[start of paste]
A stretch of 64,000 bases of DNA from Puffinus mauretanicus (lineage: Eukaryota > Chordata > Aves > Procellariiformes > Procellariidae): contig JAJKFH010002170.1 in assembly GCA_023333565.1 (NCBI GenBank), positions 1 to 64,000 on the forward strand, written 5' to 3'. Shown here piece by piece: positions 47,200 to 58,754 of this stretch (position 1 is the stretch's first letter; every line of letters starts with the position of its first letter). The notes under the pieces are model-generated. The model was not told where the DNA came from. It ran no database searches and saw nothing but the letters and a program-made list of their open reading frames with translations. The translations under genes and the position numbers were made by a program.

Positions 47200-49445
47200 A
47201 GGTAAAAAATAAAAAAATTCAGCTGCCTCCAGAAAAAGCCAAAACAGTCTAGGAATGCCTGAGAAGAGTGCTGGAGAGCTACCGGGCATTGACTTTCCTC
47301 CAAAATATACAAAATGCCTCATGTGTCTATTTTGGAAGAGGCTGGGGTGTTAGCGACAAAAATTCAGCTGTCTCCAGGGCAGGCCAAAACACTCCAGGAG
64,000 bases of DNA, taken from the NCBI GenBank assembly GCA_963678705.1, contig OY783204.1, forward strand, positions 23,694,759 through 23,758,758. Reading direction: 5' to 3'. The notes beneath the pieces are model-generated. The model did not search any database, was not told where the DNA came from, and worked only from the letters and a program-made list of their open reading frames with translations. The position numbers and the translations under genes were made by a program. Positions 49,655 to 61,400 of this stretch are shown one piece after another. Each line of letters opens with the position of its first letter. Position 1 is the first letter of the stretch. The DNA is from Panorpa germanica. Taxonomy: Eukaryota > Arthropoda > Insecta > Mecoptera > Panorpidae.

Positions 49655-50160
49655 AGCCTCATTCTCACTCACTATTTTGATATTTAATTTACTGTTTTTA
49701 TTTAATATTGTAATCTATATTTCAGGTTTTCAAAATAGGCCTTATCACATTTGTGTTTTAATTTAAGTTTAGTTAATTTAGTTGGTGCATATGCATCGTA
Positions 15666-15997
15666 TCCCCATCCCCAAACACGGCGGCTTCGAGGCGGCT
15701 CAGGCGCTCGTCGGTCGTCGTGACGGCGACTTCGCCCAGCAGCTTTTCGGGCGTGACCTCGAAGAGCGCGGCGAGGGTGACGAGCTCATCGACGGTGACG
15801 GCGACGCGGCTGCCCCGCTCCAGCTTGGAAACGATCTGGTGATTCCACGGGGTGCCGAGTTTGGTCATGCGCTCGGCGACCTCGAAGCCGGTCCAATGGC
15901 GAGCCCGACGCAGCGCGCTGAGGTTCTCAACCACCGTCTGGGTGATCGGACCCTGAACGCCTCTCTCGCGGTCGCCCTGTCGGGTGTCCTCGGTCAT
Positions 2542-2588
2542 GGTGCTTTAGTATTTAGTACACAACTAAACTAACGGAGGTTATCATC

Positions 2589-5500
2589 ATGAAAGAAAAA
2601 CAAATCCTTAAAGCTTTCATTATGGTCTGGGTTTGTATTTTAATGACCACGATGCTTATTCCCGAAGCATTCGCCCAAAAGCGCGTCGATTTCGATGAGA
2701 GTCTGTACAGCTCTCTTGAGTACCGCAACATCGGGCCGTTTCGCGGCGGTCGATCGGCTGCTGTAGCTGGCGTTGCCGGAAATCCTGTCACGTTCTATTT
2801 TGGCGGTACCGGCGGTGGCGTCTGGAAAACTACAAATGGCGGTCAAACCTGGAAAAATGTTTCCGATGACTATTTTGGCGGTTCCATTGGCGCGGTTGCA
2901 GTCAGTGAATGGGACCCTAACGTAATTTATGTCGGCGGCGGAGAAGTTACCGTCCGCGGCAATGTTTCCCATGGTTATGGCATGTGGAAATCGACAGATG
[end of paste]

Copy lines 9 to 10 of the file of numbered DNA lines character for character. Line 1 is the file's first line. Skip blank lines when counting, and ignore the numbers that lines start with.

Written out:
49701 TTTAATATTGTAATCTATATTTCAGGTTTTCAAAATAGGCCTTATCACATTTGTGTTTTAATTTAAGTTTAGTTAATTTAGTTGGTGCATATGCATCGTA
Positions 15666-15997